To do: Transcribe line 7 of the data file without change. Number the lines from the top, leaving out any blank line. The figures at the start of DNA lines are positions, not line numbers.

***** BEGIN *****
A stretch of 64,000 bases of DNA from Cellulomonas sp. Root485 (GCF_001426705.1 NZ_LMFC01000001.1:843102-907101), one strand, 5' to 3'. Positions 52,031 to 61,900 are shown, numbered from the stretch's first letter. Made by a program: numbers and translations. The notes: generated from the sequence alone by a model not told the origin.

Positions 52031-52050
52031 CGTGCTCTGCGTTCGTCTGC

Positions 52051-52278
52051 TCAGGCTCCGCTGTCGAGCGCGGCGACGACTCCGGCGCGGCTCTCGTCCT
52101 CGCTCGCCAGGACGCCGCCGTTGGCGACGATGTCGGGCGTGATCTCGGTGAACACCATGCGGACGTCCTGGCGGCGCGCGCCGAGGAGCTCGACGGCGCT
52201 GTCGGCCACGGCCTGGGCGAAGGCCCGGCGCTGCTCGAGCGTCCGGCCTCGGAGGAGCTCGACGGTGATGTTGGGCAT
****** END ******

52201 GTCGGCCACGGCCTGGGCGAAGGCCCGGCGCTGCTCGAGCGTCCGGCCTCGGAGGAGCTCGACGGTGATGTTGGGCAT